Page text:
The Art of the Interview - Drawing Out the Right Answers

An image of a podium with a variety of microphones on top, as would be seen in a press conference.

Whether it's for a news article or a corporate discovery, success comes from getting the right answers. Not necessarily the easy answers, the expected answers, or the answers your interviewee wants to give, but the right answers.

And to do draw out the right answers, you have to understand that there's an art to interviewing.

I got my start reporting then moved into corporate communications. I continue to do media work and have a history writing sports, news, entertainment, and health articles and columns. It's a diverse experience, but there's a common thread throughout -- drawing out the person's story and finding a way to focus on the most interesting and impactful items.

It's the same with business communications -- and if you've read any of my previous posts, I'm sure you're familiar with my "What's in it for me?" mantra. Your content must resonate with the audience and, to do that, you have to go beyond the superficial.

Sports writing is a great example of this. A simple recitation of facts ("this happened, then this happened. They scored. And then this happened") is easy. But it's mind-numbingly dull. Great sports writing gets beyond the superficial and focuses on the stories within the story.

When working with clients, the same principles apply. Many people think they know what they want -- but what they actually need may be buried. Those with Kaizen experience will know that during process examinations, often the biggest pain point and challenges aren't the most obvious -- and the eventual solution may be different than what you anticipated.

So how do you interview or conduct a discovery for maximum impact?

Be prepared

Get to know your interviewee a bit. Do some prior research and get an idea of the basics so that you can focus in on the deeper topics and spend less time on the superficial elements. It also helps your interviewee gain confidence in you as they will understand that you have a semblance of knowledge about themselves, their activities, or their industry.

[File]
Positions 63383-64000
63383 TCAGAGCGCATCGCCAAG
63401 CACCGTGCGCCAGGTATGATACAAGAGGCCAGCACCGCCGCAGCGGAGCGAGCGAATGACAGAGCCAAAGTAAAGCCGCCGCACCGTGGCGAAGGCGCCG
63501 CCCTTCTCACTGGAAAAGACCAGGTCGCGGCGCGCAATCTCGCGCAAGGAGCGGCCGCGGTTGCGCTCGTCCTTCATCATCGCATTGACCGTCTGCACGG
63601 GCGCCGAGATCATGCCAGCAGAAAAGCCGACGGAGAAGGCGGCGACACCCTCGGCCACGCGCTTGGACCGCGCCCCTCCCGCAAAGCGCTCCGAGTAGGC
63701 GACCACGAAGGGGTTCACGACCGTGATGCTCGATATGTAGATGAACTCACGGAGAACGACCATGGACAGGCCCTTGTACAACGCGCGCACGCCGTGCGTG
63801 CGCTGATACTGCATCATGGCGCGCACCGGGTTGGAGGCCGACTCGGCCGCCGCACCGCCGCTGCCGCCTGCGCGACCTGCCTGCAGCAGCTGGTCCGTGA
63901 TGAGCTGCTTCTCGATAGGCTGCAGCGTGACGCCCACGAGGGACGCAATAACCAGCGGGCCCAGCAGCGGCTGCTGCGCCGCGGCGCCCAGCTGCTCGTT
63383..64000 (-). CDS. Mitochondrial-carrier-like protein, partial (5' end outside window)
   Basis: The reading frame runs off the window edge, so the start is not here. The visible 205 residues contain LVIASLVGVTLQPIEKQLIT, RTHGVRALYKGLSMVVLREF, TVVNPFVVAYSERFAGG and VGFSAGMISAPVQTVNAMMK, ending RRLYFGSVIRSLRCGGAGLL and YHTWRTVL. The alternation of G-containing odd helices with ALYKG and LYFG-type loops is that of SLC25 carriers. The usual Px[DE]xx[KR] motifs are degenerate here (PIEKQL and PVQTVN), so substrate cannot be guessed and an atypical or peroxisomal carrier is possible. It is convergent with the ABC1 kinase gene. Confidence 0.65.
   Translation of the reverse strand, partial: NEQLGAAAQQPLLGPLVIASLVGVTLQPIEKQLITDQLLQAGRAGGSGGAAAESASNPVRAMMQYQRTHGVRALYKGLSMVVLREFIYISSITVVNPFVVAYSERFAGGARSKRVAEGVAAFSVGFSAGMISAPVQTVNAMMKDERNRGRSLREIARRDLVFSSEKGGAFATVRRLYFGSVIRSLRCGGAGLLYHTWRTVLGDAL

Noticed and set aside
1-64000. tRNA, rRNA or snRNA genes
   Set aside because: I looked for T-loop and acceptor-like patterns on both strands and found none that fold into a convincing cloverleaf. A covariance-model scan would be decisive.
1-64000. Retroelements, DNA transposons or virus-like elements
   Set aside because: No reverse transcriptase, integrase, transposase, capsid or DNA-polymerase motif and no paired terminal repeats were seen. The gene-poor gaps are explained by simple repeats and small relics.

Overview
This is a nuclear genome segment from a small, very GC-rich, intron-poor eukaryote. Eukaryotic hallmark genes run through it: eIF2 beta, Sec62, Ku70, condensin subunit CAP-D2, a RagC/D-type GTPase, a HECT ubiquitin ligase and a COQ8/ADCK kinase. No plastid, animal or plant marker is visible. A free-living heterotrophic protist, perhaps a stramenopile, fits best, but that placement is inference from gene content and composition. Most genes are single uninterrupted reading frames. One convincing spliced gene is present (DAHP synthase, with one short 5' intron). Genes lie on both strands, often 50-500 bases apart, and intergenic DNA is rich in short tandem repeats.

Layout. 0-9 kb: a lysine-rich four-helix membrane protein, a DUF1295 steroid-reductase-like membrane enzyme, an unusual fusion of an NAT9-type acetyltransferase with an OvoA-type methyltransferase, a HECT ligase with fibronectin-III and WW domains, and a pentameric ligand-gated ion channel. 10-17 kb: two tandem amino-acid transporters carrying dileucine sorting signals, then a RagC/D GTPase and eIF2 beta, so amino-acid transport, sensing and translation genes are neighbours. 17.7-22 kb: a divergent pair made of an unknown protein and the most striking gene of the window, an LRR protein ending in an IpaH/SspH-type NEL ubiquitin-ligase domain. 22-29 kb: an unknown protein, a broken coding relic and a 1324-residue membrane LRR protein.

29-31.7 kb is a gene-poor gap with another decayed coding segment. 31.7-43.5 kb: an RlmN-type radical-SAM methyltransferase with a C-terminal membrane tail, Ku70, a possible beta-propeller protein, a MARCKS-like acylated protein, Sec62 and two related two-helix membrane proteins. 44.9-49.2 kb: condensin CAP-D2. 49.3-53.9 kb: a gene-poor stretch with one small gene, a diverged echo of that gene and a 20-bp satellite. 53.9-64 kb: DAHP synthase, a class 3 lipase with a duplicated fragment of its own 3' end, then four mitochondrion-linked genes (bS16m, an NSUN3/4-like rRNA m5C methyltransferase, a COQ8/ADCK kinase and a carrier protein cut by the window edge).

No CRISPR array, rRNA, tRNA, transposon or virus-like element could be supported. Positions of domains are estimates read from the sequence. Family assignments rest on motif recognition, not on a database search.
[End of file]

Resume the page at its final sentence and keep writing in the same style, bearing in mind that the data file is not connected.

Nothing kills an interview faster than asking a blatantly ill-informed question. Instead of putting your interviewee at ease, it ends up creating barriers as their confidence in your knowledge and ability is immediately undermined.

Be willing to listen

This is the most important thing of all. And nothing dismays me more in an interview than seeing someone come with a pre-established list of questions.

Interviewing isn't about checking off boxes. It's about listening and reacting. It's about asking questions and following up on interesting elements. That can't happen if you're focused not on what your interviewee is saying, but rather thinking about the next question you're going to ask.

It's good to prepare and have an idea of the questions you must have answered. But keep those as a reference. Instead, focus on moving with the ebb and flow of the interview. Watch your interviewee's eyes and body language; listen to their tone of their voice. If they are excited about something, ask follow ups to draw out more information and build a rapport. If they are tentative or even recalcitrant about answering certain questions, find ways to delve into those areas. Often those conflict points are where the greatest breakthroughs and opportunities lie.

The best stories aren't the ones you've pre-established in your head. The best information isn't always what you already know. You're not blazing a trail with your interview, you're following a path with your interviewee that may take you to a different destination.

Be ready to change

It's painfully easy to pre-write a story. It's easy to embrace your pre-conceived notions and ask questions that confirm that bias. Even in a corporate setting, it's easy to think you know the problem (and, by extension, the solution) and to push forward on those beliefs.

What's more challenging -- and ultimately more rewarding -- is to be willing to follow a different path if it appears. In business, it can be a challenge for both the vendor and client. We all think we know what we know, but there may be underlying issues that, if effectively addressed, can solve greater challenges.

Thinking laterally can help. We tend to think in forward projections, but understanding how an issue may impact other people in the process or other parts of an operation can help. Bringing together multiple people helps.

Be mindful it's an art, not a science

Simply put, 1+1 doesn't always equal 2. Most interviews, if they're done organically, don't follow a predictable pattern. There's no paint by numbers approach -- instead it's a much more freestyle experience. Reading people, understanding body language and vocal modulation isn't an exact science. It comes down to experience, empathy, and your ability to interpret cues.

You can structure your interviews like a ladder, with one step leading to the next. But you can only go in one direction with that approach -- and it's usually a pre-defined destination. By listening and being willing to go down different paths, you can often find more valuable information that will lead you to greater success.


Questions Answered

How do I interview someone?

How do I conduct a discovery



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